Chris Cooley: Fantasy Owners Should Gamble on Redskins TE

Adam WellsFeatured ColumnistOctober 22, 2012

ASHBURN, VA - CIRCA 2011: In this handout image provided by the NFL, Chris Cooley of the Washington Redskins poses for his NFL headshot circa 2011 in Ashburn, Virginia. (Photo by NFL via Getty Images)
Handout/Getty Images

The Washington Redskins needed a tight end, so it makes sense they would turn to the familiar face of Chris Cooley to solve their immediate problems, according to Mark Maske of the Washington Post. So as we look ahead, is it time to start scouring the waiver wire for his services?

Before we get too far ahead, it has to be mentioned that Cooley should get a lot of opportunities in this offense because Fred Davis, who was leading the Redskins in receptions and receiving yards, is out for the season with a torn Achilles

So Davis goes out, Cooley steps in and fantasy owners everywhere want to know exactly what to expect from the Redskins' tight end position. 

Frankly speaking, there is no reason to think there will be a significant drop in production between what Davis was giving and what Cooley offers.

For starters, you have to look at the offense around Cooley. Robert Griffin III has been terrific for the Redskins so far this season, and he has managed to put up big numbers despite having a weak receiving corps.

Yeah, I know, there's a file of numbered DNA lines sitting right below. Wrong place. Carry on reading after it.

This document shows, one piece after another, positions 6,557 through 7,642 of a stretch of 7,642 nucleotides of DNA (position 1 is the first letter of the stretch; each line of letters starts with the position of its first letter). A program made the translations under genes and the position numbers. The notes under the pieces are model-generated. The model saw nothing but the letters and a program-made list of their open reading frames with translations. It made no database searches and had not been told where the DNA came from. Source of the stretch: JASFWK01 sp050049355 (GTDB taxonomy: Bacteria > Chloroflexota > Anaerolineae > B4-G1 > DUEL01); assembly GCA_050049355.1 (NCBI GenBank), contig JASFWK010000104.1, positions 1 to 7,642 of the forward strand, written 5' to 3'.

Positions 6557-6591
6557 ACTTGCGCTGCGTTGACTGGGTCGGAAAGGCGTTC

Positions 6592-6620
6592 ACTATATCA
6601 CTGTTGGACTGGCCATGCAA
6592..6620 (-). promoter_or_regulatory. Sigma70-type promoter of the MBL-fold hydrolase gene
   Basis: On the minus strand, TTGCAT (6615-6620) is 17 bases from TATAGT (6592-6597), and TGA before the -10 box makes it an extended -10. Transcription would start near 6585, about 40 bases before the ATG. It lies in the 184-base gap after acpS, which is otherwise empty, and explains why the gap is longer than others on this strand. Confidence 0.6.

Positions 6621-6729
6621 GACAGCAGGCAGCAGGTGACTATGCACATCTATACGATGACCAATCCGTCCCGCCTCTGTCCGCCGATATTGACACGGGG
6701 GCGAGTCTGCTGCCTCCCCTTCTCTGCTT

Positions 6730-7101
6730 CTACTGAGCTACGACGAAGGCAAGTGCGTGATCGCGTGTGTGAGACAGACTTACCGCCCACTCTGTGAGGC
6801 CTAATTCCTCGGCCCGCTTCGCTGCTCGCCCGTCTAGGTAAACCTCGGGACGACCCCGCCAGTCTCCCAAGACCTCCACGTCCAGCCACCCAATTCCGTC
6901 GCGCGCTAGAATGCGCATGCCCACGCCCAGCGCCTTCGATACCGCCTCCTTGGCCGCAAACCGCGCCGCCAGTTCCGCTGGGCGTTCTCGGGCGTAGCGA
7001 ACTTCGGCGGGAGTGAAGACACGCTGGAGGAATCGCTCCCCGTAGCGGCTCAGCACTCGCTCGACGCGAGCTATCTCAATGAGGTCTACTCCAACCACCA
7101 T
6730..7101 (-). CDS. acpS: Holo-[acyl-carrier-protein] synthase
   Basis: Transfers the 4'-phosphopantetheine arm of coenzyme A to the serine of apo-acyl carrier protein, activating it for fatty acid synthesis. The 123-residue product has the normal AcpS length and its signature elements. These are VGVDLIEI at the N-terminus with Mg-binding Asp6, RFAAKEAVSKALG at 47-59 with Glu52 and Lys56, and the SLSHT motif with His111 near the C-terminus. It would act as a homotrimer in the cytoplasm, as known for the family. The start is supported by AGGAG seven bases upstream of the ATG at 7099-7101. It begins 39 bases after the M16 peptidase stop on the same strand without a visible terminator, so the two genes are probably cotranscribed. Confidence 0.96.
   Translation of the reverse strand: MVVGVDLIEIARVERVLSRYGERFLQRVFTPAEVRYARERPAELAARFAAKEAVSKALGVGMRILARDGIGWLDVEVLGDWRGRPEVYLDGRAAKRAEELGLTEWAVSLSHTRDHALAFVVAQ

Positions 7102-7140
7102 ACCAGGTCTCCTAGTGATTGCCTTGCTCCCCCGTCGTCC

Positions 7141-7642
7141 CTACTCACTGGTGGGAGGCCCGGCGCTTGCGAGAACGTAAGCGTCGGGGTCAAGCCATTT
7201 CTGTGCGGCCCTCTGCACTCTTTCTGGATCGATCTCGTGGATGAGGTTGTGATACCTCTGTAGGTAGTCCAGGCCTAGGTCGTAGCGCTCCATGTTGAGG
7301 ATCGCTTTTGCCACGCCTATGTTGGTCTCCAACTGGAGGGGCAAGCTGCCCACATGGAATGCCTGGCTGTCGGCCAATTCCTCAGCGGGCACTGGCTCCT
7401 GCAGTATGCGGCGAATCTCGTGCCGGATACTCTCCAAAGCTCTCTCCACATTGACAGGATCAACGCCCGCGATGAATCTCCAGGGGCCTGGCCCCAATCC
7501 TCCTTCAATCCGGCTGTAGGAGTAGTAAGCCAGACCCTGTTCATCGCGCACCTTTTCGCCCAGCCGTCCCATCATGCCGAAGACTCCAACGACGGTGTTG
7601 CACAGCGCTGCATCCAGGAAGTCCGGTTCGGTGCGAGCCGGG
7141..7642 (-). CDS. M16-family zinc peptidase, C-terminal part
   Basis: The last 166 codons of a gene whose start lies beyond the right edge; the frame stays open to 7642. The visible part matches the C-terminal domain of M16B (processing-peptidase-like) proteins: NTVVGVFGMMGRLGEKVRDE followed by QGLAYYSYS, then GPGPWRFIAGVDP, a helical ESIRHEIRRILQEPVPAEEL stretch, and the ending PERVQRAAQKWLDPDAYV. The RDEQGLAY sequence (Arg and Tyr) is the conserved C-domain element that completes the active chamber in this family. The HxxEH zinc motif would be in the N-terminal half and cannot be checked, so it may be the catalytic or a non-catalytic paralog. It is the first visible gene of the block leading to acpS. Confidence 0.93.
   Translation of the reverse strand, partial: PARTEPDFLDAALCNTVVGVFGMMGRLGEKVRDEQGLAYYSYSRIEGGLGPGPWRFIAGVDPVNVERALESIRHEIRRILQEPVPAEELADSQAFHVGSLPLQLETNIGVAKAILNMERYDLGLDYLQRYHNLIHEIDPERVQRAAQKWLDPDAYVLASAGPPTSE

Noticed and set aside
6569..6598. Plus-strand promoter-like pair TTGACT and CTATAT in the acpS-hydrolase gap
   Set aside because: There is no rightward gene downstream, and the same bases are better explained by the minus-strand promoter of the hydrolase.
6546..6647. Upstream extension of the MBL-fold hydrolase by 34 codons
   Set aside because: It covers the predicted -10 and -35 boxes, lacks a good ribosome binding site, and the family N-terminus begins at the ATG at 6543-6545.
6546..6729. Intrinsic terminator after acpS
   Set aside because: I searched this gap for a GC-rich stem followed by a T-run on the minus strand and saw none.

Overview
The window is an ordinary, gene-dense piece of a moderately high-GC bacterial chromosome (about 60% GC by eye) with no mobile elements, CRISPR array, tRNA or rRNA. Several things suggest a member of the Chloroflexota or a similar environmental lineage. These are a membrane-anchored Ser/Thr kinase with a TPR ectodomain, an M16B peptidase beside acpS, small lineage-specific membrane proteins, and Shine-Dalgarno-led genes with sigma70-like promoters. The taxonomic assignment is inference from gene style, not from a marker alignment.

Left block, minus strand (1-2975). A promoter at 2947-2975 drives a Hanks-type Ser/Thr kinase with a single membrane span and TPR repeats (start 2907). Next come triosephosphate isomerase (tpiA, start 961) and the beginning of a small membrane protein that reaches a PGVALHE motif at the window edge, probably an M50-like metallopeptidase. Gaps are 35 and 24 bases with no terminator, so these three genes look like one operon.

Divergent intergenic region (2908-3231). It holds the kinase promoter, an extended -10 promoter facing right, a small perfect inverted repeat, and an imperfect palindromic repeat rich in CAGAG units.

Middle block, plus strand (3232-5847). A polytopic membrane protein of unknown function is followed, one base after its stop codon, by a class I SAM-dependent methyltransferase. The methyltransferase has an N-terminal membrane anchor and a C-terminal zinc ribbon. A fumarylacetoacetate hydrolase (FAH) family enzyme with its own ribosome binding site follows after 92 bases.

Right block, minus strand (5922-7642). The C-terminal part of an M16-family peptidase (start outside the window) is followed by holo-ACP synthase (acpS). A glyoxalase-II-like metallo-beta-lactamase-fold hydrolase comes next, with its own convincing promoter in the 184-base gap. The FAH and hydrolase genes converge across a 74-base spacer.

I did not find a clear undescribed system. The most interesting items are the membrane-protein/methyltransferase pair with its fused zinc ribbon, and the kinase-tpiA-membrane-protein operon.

As we saw with Davis, when Griffin gets in trouble, he is going to try and find his tight end. The tight end position is the biggest potential difference-maker for an offense, if you have the right one. 

Even though Cooley has yet to play a game this season, we know what he is capable of doing because of his track record of success. In eight seasons with the Redskins, he has caught 428 passes for 4,703 yards and 33 touchdowns. 

Those numbers look even better when you consider that Cooley's quarterbacks during that span included Mark Brunell, Patrick Ramsey, Jason Campbell, Todd Collins, Donovan McNabb, Rex Grossman and John Beck. 

Fantasy owners do know, or at least should, that there are inherent risks with a player like Cooley. He missed 11 games last season and only played in seven games in 2009. 

However, it is not like you are making a trade or investing a lot of time and effort in Cooley. He is a player who once had very good success making a return to the franchise that he had success with. 

It is a potential low-risk, high-reward proposition. There is no reason not to take a flier on Cooley, even if you don't have an immediate need at the tight end position. Don't go expecting a lot of touchdowns since the Redskins tight ends this season have combined for a grand total of zero. 

But as a player with good hands who can catch the ball in traffic, Cooley is as good an option as you will find on the market at this point in the season.